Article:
Japanese workers ranked the lowest in using paid vacation days and had the highest ratio of those who felt guilty doing so, according to an annual survey of workers from around the world.
A survey released Monday by the Japan arm of the online travel agent Expedia.com showed that Japanese only used 50 percent of their vacation days owed, placing them at the bottom of the list for the second consecutive year. It also showed that 63 percent of Japanese felt guilty for taking paid leave, ranking first among the 15,081 respondents aged 18 and older. Workers from 30 countries responded to the survey, conducted from Sept. 4 to 15.
The results are a somber reminder of how efforts by the government and the corporate sector to re-examine Japan’s notoriously rigid working culture may have some way to go. Prime Minister Shinzo Abe has called for reforming the nation’s employment practices, targeting long working hours and the wage gap between regular and nonregular workers.
The issue of long working hours has been dragged back into the national spotlight after a series of karōshi (death by overwork) cases at high-profile companies made headlines.
In October, public broadcaster NHK admitted that the death of a 31-year-old reporter in 2013 was linked to her working conditions. The reporter, who died of heart failure, logged 159 hours of overtime and took only two days off in the month leading up to her death.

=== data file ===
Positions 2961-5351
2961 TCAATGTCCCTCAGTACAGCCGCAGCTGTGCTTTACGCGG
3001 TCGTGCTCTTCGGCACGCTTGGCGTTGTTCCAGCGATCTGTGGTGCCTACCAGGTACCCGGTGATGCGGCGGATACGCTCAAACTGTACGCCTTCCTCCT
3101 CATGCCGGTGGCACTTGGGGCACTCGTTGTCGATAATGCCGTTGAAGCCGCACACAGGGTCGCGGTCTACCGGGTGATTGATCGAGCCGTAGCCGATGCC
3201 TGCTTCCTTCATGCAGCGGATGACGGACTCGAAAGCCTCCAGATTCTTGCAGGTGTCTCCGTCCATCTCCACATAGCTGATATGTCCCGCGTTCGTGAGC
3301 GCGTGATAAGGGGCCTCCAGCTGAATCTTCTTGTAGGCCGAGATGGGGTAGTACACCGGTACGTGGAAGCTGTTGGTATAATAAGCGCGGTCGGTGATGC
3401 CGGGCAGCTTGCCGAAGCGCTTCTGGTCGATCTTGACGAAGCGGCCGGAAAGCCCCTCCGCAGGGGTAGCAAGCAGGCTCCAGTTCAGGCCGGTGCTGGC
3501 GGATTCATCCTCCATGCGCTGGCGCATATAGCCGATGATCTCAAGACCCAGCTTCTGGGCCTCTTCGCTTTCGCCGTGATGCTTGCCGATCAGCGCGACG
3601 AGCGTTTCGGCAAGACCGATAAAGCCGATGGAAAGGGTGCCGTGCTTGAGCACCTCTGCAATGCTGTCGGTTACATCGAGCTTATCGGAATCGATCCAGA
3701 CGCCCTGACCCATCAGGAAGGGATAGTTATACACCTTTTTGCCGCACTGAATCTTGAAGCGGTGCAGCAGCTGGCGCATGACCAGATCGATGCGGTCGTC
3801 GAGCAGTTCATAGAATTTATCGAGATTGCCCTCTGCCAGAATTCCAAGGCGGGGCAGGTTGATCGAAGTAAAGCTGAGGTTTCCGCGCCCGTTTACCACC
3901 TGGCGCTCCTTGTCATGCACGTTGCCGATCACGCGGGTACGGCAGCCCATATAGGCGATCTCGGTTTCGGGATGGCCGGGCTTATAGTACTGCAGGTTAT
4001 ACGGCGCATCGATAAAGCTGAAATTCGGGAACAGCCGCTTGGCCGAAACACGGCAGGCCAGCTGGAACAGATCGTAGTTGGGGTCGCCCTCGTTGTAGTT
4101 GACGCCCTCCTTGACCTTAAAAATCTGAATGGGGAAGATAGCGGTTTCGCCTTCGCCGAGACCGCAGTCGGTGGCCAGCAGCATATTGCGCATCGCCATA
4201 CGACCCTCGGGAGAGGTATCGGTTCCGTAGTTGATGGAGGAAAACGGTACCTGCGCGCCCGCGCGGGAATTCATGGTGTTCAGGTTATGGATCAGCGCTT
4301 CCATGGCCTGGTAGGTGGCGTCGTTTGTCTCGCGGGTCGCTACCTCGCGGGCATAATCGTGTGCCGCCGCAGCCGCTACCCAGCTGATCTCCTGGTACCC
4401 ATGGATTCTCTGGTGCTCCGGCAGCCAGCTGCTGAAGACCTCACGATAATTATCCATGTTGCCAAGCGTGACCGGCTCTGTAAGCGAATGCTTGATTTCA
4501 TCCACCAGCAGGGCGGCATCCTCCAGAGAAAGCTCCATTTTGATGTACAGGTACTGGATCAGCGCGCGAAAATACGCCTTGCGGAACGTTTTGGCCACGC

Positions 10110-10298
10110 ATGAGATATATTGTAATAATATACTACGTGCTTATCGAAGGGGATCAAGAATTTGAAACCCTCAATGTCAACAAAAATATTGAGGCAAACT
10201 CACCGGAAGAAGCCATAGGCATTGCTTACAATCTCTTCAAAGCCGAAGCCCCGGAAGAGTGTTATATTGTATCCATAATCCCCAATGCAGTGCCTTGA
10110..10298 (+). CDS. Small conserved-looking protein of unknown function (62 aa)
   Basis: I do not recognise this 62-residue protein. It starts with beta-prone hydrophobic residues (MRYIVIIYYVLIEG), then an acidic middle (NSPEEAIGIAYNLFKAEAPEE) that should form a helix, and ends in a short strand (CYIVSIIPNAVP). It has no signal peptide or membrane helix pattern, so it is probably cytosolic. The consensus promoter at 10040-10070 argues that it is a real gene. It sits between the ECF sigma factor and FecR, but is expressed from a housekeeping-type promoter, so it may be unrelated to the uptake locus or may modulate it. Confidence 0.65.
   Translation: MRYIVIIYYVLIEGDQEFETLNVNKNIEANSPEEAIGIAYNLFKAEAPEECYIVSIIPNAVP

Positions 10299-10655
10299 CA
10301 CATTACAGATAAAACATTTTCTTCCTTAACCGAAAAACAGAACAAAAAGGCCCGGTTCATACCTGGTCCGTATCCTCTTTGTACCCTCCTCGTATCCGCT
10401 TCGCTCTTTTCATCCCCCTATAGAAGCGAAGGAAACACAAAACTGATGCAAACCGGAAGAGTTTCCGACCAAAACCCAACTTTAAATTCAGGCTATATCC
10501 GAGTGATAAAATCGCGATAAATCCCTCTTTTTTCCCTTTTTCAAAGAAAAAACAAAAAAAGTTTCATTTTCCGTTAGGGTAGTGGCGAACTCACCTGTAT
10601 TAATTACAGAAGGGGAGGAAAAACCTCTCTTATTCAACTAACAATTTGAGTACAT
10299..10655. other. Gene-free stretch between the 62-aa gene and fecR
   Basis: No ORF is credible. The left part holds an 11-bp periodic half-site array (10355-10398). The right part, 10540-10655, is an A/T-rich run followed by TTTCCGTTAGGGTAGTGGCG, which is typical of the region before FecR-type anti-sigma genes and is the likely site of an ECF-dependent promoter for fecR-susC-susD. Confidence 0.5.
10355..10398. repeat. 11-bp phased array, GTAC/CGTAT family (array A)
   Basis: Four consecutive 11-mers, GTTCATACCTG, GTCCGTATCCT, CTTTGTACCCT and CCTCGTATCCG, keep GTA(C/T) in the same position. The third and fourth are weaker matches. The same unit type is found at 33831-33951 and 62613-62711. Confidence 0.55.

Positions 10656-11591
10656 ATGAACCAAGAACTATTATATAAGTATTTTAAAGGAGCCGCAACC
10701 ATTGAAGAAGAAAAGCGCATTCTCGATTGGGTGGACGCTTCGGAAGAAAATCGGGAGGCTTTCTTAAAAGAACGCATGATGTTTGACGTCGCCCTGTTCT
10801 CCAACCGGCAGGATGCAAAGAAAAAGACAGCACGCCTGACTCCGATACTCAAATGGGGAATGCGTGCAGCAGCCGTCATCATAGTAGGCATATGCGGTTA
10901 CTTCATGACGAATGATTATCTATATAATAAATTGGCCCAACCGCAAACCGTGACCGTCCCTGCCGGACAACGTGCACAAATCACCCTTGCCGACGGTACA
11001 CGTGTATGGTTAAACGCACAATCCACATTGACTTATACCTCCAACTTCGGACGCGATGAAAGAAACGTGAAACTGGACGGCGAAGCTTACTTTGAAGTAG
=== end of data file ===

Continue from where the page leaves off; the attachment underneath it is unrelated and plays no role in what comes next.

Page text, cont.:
The survey cited “a lack of staff” and “colleagues not taking days off” as some of the reasons for not taking holidays, suggesting workers worry about delays in meeting their responsibilities and inconveniencing peers. At 49 percent, Japan ranked highest in the ratio of workers who said they spend paid holidays on short-term vacation.
The poll also showed that Japanese had a difficult time switching off — 22 percent checked their work email during holidays, the highest among the nations surveyed.
It also suggested a lack of communication may be behind the phenomenon: 33 percent, which also ranked at the top of the poll, said they “did not know” whether their bosses were supportive of employees taking paid vacations.
But the results are by no means evidence that Japanese didn’t want to take vacation days. To the contrary, the No. 1 criteria Japanese cited when considering a career change was “getting more vacation days.”
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